Sculpting Salisbury: Public Arts Commission holds meet and greet, welcome reception for visiting artists

Published 12:05 am Saturday, May 4, 2024

SALISBURY — For the past 16 years, the Public Arts Commission has been championing the voices of hundreds of artists with their annual sculpture shows. Starting this weekend, the entries for the 2024 Salisbury Sculpture Show will be set up all throughout the city to allow people to see the results of the countless hours 18 artists have put into these special art pieces. 

On the morning of May 2, the commission hosted a meet and greet for the first time at the city hall building that gave residents and artists the opportunity to connect with each other and to bring a human element to the inanimate sculptures.

John Parker, whose sculpture entitled “Archaeopteryx” was selected to be in the show, was one of the artists who attended the meet and greet. Parker said he is deeply indebted to Salisbury for giving artists like himself a platform to express themselves in a fulfilling way. 

“It’s fantastic, there aren’t enough of them. North Carolina is a good place for them, it’s really a great place for outdoor sculpture exhibits, there’s a lot of them that I have participated in the past and still do. It’s great because you don’t have to go to a museum to appreciate the work,” Parker said.

Even students from Salisbury Academy stopped by the meet and greet to talk to the artists and to paint egg cartons for the planning and neighborhoods department’s art project. Sophomore Baxter Heilig said he loves how Salisbury is dedicated to the arts by organizing these shows year after year. 

“I see the sculptures walking around all the time and I think it’s really cool and I definitely think it’s unique. I don’t know of many cities who, as small as Salisbury, have such a presence in promoting public art. We have so many theaters, a great artistic community, which I think is really amazing,” Heilig said.

Later on in the day, Susan and Edward Norvell, who is vice-chair of the commission, hosted a welcome reception for the artists, city staff and those who helped put the sculpture show together. Everyone there got to bask in the warm, spring weather while taking advantage of the bar and the free food.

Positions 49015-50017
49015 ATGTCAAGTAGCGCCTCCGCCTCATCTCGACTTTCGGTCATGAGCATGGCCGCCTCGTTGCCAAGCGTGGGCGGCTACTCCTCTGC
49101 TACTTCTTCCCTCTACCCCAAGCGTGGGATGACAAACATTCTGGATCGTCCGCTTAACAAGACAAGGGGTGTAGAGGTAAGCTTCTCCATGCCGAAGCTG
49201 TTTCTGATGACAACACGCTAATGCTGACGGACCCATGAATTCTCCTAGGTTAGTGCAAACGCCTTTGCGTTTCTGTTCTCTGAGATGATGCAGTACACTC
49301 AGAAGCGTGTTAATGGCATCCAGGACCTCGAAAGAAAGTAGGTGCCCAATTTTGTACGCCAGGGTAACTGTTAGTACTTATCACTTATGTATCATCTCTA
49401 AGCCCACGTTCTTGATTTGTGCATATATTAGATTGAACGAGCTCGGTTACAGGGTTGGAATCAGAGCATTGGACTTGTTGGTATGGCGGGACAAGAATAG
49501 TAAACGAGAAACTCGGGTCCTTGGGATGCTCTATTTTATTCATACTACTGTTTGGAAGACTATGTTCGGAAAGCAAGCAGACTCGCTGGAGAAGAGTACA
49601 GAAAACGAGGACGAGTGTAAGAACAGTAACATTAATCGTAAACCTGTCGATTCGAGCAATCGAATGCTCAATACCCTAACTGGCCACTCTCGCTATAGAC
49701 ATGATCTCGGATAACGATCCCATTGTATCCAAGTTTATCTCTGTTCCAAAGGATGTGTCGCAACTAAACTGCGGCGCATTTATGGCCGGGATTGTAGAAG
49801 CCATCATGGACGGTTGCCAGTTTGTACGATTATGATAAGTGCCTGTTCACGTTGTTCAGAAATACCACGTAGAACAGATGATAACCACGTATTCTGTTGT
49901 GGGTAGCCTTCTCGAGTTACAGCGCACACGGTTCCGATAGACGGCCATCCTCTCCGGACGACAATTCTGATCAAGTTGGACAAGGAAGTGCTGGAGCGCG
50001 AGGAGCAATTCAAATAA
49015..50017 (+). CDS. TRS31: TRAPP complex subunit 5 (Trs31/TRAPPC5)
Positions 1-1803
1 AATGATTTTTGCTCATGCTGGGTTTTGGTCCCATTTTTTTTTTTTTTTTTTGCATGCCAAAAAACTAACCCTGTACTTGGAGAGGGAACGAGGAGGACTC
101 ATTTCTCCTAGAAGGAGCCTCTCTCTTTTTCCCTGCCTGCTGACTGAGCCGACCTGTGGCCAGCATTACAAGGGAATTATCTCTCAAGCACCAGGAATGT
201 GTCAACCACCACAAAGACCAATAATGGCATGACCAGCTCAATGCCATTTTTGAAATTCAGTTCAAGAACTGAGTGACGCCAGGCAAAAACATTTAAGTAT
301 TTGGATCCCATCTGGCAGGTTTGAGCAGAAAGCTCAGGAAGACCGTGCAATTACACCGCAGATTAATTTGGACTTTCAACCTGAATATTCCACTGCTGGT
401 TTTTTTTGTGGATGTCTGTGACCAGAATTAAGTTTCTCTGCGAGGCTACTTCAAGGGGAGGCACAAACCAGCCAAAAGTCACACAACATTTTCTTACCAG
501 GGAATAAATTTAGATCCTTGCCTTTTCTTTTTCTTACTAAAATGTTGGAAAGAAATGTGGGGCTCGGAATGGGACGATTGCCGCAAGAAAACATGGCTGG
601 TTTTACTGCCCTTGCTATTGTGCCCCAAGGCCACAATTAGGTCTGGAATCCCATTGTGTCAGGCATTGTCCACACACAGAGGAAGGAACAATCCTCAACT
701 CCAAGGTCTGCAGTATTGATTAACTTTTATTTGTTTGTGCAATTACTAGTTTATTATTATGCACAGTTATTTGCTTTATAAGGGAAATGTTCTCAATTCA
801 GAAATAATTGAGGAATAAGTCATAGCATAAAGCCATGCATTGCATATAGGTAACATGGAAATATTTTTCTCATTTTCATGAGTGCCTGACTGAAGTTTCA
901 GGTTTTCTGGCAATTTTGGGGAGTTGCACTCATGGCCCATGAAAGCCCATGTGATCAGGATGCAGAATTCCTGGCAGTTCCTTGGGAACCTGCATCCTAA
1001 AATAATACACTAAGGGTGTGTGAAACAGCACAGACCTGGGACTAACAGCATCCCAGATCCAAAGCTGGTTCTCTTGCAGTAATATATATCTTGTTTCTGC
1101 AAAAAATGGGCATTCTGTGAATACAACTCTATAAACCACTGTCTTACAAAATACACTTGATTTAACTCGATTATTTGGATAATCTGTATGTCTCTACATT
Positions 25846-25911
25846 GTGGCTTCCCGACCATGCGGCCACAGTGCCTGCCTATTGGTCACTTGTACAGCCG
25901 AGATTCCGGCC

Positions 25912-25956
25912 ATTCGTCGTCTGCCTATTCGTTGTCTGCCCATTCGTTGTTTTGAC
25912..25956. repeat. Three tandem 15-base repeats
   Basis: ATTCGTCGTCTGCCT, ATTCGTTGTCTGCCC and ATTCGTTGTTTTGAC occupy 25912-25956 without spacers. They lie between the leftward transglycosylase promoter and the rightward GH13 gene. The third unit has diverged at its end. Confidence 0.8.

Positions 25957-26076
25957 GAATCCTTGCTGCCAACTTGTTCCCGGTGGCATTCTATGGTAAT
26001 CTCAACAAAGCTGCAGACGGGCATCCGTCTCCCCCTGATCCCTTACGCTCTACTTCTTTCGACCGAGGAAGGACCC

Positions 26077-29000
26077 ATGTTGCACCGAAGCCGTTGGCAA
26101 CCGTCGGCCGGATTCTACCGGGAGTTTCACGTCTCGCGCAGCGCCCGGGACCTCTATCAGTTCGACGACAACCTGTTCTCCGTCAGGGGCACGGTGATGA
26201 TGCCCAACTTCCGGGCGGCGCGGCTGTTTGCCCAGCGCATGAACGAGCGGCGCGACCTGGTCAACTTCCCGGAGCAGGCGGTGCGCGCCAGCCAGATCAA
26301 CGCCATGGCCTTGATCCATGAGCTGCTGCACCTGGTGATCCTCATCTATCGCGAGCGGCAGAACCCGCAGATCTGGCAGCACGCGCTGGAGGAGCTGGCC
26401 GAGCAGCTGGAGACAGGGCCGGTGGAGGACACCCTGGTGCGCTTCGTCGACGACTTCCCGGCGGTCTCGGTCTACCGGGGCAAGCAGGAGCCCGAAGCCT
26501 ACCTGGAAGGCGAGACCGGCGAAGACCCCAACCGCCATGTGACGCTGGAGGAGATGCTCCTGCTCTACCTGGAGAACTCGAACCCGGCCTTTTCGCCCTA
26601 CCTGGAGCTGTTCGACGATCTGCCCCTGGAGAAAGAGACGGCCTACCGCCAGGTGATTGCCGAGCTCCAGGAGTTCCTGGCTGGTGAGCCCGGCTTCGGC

While the sculpture show couldn’t happen without the artists, without Randy Goodman installing all of the sculptures for the past 15 years, it literally could not get off the ground. For the 2024 show, Goodman said plans for it started all the way back in July 2023.

“We got to get pads ready, in position, make out schedules. They have to choose where the artist is going to put the sculptures at,” Goodman said. “I usually do the ones that are hard or heavy, I use my bucket truck as a crane.”

Goodman hopes to be hired again for the 2025 show.

“I enjoy the people, the artists, they’re kind of unique people. You learn a lot,” Goodman said. 

Artist Charles Pilkey’s sculpture, called “Orpheus,” was inspired by the Greek hero who played such wonderful music it captivated both humans and gods. Pilkey’s art has received “a lot of rejections” so he values it when somewhere like Salisbury pays attention to him. 

“There are a lot of sculpture shows all over the country now, this is one of the better ones and they’ve been able to keep it going,” Pilkey said. “This is an enchanting town, it’s got real history, real interesting history, sophistication, it’s got class. It reminds me of Charleston.”